“Aftershock is about the real war against terror—the struggle for a world in which nobody lives in fear of atrocities perpetrated by human beings. Every day, people who push against violence and injustice or pull for peace and freedom must face their own fears. Many activists also must struggle with "aftershock," the physical and emotional reverberations of frightening, horrifying, or otherwise traumatizing experiences endured in the course of their activism.
This book is for aftershocked activists and their allies, as well as for people and organizations that practice high-risk activism. It includes practical tips for individuals, organizations, and communities, as well as information about how traumatic events affect our bodies and abilities.
Aftershock explores the culture of trauma that people have created through our violent exploitation of the Earth, other animals, and one another. As long as we continue to perpetrate such violations, we will never fully heal our own traumatic injuries. This book, therefore, is for survivors of all kinds of trauma, for therapists who treat trauma, and for anyone who hopes to reduce the amount of terror in the world.”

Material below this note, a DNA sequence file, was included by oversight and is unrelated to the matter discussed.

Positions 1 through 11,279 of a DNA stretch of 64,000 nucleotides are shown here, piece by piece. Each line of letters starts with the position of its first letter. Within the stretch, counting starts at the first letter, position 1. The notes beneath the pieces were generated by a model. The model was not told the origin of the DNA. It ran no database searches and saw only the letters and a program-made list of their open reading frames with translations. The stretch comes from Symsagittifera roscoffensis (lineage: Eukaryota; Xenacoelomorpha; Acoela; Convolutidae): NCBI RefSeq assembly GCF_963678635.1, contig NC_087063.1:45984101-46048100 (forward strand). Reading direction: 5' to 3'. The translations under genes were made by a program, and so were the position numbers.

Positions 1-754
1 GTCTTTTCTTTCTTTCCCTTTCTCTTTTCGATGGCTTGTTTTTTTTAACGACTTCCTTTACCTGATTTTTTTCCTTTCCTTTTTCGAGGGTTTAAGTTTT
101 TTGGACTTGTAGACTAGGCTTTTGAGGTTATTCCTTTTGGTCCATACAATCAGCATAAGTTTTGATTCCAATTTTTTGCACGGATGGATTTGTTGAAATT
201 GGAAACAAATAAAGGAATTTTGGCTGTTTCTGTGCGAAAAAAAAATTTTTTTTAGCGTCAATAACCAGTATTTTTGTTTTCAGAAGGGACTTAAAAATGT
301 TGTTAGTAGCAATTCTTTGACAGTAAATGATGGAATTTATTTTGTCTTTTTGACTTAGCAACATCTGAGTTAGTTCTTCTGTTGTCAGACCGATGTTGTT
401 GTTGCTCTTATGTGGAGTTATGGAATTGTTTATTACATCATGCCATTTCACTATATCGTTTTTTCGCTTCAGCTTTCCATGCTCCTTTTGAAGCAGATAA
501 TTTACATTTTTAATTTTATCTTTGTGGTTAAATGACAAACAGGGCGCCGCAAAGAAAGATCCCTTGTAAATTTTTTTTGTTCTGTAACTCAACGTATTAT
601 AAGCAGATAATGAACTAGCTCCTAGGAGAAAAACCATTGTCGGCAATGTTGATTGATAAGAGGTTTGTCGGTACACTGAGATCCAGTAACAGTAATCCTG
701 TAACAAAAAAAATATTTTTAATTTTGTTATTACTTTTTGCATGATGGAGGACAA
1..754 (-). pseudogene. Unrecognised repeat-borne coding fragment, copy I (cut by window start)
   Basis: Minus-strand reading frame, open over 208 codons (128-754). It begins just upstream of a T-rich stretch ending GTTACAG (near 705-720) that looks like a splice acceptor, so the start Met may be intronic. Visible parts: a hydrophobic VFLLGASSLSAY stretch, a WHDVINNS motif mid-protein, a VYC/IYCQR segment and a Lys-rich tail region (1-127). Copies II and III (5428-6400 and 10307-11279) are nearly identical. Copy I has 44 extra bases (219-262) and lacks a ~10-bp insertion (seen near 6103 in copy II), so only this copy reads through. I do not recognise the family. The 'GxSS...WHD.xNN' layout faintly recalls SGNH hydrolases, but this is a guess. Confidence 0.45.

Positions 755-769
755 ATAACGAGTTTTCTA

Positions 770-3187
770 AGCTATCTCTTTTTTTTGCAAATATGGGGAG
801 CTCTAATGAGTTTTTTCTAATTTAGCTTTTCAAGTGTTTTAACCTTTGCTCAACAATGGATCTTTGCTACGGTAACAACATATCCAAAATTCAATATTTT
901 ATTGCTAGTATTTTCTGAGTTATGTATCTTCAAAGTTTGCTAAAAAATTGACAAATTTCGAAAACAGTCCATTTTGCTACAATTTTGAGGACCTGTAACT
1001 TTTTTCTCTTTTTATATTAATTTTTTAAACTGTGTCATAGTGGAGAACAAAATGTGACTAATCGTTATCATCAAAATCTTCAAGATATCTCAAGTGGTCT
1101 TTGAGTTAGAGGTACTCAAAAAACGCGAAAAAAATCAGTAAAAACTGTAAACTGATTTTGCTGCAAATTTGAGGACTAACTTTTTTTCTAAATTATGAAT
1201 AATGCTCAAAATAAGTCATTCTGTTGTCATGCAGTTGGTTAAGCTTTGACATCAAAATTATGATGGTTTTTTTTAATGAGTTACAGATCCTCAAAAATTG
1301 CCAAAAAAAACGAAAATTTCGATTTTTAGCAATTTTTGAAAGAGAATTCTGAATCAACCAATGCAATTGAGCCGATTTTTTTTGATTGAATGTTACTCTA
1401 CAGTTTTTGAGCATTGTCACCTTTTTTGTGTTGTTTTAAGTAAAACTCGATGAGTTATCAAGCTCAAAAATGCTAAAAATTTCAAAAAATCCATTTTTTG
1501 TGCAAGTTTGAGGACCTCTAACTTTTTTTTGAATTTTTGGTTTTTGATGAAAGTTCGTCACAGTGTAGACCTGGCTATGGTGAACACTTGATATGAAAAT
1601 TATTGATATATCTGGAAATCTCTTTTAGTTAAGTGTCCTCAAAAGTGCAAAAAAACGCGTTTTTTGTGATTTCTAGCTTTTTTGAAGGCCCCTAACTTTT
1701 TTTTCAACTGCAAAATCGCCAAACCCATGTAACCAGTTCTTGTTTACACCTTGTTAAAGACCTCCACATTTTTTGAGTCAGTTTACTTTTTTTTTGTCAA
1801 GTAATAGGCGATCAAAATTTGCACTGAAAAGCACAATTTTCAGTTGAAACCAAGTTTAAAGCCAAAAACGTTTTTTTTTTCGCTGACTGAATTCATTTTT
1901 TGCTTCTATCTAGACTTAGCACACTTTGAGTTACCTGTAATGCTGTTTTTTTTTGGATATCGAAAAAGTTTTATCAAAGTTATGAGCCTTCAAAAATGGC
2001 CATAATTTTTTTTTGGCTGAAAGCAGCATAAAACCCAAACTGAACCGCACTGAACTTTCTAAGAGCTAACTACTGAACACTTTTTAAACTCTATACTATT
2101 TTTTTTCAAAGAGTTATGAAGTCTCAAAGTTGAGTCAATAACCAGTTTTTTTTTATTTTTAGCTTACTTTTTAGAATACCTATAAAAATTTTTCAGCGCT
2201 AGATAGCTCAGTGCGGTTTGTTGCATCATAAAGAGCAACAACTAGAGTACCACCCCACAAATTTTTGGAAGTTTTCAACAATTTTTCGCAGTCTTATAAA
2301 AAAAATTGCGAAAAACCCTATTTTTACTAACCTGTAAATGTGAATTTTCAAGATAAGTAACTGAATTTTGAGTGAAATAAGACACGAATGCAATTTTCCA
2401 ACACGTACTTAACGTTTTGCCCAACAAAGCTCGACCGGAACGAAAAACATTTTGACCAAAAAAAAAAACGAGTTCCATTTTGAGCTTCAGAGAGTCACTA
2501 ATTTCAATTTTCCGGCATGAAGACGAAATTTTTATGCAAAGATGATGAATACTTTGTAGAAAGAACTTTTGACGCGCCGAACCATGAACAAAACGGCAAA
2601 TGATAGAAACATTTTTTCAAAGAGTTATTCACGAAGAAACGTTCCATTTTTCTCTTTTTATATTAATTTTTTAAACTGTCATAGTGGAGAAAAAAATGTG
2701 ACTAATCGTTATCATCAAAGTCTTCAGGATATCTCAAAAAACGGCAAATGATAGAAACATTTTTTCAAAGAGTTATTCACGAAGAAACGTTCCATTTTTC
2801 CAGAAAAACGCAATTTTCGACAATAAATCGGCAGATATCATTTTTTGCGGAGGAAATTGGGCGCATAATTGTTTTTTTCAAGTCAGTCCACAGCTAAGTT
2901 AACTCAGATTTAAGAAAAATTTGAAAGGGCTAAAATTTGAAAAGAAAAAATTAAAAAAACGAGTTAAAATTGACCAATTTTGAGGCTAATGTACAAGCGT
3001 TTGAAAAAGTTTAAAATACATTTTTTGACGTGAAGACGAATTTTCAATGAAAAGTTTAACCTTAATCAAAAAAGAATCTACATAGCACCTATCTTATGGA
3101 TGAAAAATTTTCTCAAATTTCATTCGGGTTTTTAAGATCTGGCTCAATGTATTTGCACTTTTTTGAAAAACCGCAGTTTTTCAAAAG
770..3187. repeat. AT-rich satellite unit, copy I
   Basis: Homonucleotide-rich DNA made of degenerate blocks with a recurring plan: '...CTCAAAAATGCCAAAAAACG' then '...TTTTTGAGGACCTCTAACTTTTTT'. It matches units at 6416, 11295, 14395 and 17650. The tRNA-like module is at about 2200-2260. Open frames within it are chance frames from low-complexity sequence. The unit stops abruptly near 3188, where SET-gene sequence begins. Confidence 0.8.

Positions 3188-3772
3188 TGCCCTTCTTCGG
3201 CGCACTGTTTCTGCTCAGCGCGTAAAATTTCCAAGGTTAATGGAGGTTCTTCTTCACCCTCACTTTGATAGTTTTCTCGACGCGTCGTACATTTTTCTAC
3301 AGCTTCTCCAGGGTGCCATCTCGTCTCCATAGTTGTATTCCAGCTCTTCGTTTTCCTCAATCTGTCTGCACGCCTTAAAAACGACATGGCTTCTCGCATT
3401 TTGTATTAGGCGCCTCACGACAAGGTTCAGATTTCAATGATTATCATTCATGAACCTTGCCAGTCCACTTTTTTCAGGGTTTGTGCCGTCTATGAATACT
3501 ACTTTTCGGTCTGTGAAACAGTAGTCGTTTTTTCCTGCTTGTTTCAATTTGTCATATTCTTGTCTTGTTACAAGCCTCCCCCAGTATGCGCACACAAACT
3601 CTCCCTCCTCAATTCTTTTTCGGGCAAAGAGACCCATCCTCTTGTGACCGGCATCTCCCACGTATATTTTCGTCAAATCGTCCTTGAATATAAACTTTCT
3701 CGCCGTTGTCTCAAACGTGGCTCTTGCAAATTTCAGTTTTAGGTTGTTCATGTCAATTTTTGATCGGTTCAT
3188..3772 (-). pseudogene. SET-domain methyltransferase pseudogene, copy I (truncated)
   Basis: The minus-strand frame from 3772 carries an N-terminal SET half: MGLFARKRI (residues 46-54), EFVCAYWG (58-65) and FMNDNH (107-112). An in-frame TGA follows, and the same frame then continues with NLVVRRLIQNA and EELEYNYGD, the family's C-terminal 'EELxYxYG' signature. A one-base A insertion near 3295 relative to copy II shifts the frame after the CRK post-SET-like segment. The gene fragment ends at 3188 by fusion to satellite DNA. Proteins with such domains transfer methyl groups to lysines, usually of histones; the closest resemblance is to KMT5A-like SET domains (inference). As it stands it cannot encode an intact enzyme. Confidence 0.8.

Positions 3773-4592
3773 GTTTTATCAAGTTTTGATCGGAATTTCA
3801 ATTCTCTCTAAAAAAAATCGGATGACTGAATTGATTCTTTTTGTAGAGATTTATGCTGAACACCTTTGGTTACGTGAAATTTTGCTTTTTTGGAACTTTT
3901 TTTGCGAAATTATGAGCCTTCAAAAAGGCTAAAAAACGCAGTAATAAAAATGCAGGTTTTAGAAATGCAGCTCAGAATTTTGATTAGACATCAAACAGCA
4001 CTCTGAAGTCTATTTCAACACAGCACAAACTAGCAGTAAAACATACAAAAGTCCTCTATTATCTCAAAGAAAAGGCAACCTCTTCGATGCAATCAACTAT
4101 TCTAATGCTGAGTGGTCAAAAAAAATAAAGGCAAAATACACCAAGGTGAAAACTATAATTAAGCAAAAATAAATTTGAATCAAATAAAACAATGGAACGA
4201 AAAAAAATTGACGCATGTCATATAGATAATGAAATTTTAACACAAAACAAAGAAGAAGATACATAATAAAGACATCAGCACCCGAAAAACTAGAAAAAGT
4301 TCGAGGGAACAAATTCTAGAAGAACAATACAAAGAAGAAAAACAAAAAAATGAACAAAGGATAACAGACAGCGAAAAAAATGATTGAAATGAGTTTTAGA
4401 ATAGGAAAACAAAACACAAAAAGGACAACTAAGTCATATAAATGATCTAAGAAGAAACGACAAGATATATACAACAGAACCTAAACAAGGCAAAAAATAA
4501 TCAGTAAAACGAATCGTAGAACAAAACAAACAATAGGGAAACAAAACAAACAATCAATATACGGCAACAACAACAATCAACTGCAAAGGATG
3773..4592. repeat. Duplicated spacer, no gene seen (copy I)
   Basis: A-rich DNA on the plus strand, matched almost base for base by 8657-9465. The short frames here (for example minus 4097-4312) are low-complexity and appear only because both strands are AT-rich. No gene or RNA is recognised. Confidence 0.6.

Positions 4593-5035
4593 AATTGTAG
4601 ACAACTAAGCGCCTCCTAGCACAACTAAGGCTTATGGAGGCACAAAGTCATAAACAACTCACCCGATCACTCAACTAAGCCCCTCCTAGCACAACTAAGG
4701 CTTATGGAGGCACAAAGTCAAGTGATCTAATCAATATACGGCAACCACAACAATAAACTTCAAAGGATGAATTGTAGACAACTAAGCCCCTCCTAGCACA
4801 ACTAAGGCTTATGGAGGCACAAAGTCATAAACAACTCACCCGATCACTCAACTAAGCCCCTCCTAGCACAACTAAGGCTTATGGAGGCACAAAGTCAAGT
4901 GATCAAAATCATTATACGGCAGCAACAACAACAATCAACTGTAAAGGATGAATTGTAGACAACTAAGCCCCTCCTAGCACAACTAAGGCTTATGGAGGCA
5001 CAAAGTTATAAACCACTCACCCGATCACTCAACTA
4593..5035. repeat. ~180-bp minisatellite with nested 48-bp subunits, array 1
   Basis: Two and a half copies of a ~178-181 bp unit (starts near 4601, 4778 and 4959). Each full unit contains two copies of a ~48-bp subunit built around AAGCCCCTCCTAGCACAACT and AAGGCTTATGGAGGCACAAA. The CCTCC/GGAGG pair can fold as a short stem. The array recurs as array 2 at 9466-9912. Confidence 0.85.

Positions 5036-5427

THE ORIGIN OF OTHERS - TONI MORRISON (2017)
"America’s foremost novelist reflects on the themes that preoccupy her work and increasingly dominate national and world politics: race, fear, borders, the mass movement of peoples, the desire for belonging. What is race and why does it matter? What motivates the human tendency to construct Others? Why does the presence of Others make us so afraid?
Drawing on her Norton Lectures, Toni Morrison takes up these and other vital questions bearing on identity in The Origin of Others. In her search for answers, the novelist considers her own memories as well as history, politics, and especially literature. Harriet Beecher Stowe, Ernest Hemingway, William Faulkner, Flannery O’Connor, and Camara Laye are among the authors she examines. Readers of Morrison’s fiction will welcome her discussions of some of her most celebrated books―Beloved, Paradise, and A Mercy."